I do think the scent was a helpful way to trigger my brain that it was time to wind down and relax for the day, and this probably changed my behaviour in the 2 hours before bed too in some slight ways. Unfortunately, I didn’t record what I did before bed and can’t remember back to then, but it really is a compelling victory for aromatherapy over nothing!



It seems to be. At least it was for me. I’m not sure if it was because it triggered sweet memories of lavender heat packs from when I was younger, or if I relaxed more on those nights, but having some smells that were soothing and signalled that it was time to wind down did help me sleep better.

I, therefore, give the effectiveness of this strategy a 20/25.


Yes. Just go out and buy some non-toxic candles or essential oils that remind you of nice or relaxing times. Then put them in a safe place where they aren’t likely to start a fire, and have them on once you get home from work or in the last few hours before going to bed. Just make sure you blow them out or turn them off before going to sleep.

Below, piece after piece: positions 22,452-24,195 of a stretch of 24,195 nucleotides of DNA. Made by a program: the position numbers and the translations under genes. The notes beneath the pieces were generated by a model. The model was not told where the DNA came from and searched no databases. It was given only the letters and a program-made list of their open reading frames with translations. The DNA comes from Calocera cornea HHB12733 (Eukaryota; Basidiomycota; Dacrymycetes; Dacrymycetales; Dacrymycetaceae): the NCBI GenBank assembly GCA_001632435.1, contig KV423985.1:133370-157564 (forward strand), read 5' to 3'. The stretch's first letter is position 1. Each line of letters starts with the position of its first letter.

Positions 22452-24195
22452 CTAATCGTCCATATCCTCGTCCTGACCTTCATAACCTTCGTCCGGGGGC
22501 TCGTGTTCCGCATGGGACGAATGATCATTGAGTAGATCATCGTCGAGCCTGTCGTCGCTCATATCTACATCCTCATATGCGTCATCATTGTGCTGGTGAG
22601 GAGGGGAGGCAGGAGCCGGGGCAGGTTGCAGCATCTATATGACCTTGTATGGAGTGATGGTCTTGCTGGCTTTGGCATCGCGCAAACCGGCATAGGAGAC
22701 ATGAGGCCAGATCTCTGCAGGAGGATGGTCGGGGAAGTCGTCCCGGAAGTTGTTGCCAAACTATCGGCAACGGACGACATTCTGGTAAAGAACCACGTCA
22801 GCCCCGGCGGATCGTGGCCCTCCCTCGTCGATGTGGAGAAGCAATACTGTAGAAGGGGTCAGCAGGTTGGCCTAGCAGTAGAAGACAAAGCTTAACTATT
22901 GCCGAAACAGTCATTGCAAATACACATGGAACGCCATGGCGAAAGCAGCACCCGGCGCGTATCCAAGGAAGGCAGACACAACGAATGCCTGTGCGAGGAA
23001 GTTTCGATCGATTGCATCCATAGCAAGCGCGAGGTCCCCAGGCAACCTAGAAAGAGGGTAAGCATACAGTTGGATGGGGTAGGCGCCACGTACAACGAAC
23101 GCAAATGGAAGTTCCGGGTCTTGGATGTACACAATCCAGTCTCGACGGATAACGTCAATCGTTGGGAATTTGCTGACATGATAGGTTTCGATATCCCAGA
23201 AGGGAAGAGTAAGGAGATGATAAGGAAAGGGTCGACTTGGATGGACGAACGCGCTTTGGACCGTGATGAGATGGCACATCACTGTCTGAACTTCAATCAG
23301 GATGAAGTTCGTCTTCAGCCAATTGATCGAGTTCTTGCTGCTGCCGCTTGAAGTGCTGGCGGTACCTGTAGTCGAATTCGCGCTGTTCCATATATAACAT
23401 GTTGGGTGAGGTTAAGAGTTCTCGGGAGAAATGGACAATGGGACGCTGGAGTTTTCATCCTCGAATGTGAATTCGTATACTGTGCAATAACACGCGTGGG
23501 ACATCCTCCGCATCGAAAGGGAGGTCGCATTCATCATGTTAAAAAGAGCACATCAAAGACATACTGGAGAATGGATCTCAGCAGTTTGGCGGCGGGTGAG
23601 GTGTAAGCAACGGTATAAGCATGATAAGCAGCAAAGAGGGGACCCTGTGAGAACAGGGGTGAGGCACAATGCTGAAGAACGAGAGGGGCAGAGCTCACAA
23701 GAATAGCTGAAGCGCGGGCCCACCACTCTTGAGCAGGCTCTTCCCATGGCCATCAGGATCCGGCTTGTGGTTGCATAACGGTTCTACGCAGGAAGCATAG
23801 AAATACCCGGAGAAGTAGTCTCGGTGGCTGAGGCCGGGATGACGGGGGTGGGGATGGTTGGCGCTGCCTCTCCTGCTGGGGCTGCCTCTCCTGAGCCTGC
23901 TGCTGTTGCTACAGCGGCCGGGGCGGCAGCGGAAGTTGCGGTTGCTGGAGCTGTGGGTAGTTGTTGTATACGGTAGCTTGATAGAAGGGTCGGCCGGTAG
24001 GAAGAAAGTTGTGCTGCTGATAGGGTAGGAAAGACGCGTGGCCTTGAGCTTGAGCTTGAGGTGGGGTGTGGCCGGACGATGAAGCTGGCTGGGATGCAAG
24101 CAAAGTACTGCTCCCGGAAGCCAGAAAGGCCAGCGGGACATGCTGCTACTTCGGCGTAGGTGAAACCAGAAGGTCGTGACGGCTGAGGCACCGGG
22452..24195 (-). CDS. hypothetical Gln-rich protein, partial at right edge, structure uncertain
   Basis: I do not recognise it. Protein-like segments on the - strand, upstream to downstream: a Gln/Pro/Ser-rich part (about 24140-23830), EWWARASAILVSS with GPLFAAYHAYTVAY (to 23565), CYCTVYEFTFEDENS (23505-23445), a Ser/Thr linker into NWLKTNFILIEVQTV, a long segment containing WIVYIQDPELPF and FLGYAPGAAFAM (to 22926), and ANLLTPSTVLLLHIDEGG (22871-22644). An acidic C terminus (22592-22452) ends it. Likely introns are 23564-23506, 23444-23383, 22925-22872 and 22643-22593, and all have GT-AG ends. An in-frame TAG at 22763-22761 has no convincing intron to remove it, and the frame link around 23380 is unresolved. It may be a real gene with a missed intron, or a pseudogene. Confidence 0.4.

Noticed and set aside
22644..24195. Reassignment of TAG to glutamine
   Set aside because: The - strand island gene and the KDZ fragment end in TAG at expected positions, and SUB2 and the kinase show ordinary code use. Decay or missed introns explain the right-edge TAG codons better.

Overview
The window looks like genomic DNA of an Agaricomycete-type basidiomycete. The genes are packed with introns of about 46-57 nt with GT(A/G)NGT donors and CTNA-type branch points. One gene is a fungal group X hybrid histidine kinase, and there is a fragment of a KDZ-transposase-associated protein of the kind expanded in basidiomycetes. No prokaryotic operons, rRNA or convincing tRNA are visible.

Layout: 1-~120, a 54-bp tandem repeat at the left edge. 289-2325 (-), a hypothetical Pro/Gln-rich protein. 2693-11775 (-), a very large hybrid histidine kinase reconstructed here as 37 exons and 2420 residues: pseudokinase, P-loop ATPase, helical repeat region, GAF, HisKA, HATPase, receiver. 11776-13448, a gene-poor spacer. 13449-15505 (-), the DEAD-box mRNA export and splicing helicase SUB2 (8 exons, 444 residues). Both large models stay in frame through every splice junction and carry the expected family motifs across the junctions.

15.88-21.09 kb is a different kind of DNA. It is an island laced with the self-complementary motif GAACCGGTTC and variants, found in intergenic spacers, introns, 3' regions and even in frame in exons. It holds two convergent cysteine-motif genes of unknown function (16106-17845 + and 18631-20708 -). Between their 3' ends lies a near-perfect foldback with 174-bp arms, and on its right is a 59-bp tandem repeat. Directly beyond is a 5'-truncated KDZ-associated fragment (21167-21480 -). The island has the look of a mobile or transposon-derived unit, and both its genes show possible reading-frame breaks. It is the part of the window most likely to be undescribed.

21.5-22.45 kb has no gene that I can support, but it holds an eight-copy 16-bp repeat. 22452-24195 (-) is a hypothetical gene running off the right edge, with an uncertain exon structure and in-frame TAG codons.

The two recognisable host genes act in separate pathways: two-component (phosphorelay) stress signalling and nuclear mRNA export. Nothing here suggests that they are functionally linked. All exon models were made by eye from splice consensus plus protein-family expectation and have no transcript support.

I, therefore, give the applicability of this strategy a 20/25. 


Lavender has been studied the most and has been found to help with mild insomnia (Koulivand, Ghadiri & Gorgi, 2013), depression and anxiety, especially in women with postpartum depression (Conrad & Adams, 2012). Be wary of applying it or tea tree oils to your skin or your child’s skin regularly, as they can have estrogenic and antiandrogenic effects (Henley, Lipson, Korach & Bloch, 2007).